You overstayed in Turkey and now want to apply for a UK visa...
will it cause issue to my next UK visa?
They believe that if you violate the rules in Turkey (or elsewhere), then you are likely to violate the rules in the UK. That assumption will damage your credibility. It's not an unreasonable policy, however this policy is not cast in stone. Your explanation and current situation are also taken in to account, and refusal is not always the outcome.
If yes, any chance I can avoid it?
There are several ways to mitigate the effects of a prior overstay...
- Have a compellingly good explanation that is well drafted and
- Offer candour and transparency, this would also need to be well
drafted and articulately stated;
- Have a long time between the violation and now, like for example 5
or 6 years;
- Have lots of peripatetic experience between the violation and now,
like for example 3 or 4 visits to the USA or Canada or even
- Try and lie about it.
Is this logged in central db. Can UK embassy track this?
If 'central' means 'global', then no. Turkey is not a signatory to any of the major information sharing treaties so there is no 'central db'. However, Turkey is trying to become a Schengen member and this involves restoring trust with the other members. So they are in a position to be a conditional provider of information to the Schengen Information System or some other database that the EU/EEA has access to. Additionally, there may be a diplomatic connection where the UK can get information on Turkey's database, but I'm not aware of it. Also, if the UK asks them straight up for your history, there's a pretty good chance they will provide it, but there are too many variables to be certain. So the answer to this question is indeterminate.
Do I have to mention it in visa form?
Yes, there are two places on the form where you need to disclose relevant information. The first is question 6.2...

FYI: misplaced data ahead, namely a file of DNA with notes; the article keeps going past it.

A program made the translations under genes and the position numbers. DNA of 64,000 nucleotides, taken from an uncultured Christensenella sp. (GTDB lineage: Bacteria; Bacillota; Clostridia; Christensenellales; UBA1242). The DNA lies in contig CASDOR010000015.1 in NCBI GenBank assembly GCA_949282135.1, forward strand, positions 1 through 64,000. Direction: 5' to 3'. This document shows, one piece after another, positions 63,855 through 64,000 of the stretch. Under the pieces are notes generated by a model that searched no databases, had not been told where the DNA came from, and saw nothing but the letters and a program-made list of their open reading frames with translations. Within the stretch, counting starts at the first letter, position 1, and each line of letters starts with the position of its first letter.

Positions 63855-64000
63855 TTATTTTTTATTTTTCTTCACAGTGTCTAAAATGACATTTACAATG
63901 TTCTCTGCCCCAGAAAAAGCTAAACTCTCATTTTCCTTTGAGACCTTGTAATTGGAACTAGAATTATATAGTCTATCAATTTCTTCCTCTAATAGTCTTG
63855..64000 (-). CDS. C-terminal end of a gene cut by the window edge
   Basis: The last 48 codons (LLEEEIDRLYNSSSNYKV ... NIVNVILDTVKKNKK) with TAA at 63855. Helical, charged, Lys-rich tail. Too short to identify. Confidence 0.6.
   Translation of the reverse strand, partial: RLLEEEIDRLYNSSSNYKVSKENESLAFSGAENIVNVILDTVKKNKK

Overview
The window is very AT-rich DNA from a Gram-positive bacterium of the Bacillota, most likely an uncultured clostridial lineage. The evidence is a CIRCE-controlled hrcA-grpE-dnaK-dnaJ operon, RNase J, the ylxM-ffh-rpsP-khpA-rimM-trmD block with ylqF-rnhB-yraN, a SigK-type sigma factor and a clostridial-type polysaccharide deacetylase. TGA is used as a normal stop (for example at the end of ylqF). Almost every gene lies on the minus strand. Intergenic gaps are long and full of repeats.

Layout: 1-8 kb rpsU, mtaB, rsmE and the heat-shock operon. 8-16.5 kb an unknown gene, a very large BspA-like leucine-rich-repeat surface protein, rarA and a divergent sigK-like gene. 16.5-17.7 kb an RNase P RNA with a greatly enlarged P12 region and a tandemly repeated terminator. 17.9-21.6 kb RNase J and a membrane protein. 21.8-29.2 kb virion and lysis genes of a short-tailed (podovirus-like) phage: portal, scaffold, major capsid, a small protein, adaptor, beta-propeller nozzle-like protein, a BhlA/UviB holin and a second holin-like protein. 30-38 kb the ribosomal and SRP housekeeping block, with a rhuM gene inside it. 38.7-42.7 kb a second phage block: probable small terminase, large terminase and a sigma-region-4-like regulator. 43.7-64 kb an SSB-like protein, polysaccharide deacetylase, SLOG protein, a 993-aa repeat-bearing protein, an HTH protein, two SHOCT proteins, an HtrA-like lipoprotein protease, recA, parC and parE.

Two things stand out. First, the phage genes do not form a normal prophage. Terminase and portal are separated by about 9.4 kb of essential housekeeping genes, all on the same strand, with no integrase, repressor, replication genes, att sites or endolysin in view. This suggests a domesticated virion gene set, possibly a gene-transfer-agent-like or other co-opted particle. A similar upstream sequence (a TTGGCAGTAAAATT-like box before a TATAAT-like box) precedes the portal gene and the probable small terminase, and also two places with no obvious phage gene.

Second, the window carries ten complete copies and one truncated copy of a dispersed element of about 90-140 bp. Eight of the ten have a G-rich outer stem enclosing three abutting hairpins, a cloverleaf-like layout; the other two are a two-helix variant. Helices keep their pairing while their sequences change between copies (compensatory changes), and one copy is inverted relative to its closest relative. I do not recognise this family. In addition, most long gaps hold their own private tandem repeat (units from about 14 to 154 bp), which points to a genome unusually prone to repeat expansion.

And the second is question 6.6...
These questions are asked outright, and you need to disclose the relevant information about what happened in Turkey. If the Turkish authorities gave you some paperwork and banned you when you got caught, then you were 'removed' and it's a reportable event.
There is another implicit question: should you disclose it?
If you have an appetite for risk, then you can attempt to hide it. If you get caught you'll get the full 10 year ban and they will tell India about it where there may be some additional sanctions for lying to the UK on a visa application.
The safest way is to make a very well drafted and well articulated explanation that mitigates the chances of a refusal. They totally love candour, even if the initial decision is not in your favour, subsequent applications will elevate your credibility. If you are not confident of your own word-smithing skills, you can instruct a UK solicitor with a practice area in getting visas for people with a pejorative history.
About your explanation, trying to blame it on your boss will not work, even if you can offer emails and even if it's partially true. Emails can be easily forged and also there are bosses like that in the UK. Plus everybody in the world who gets caught overstaying cobbles together a blame-shifting scenario. To be sure they believed it, you would need your former boss to confirm to them that he lied to you, and that's unlikely to happen. If you have the correspondence from your friend's lawyer telling you that it's OK to work for a year that may be partially helpful, but understand that they will most likely reject it as not credible.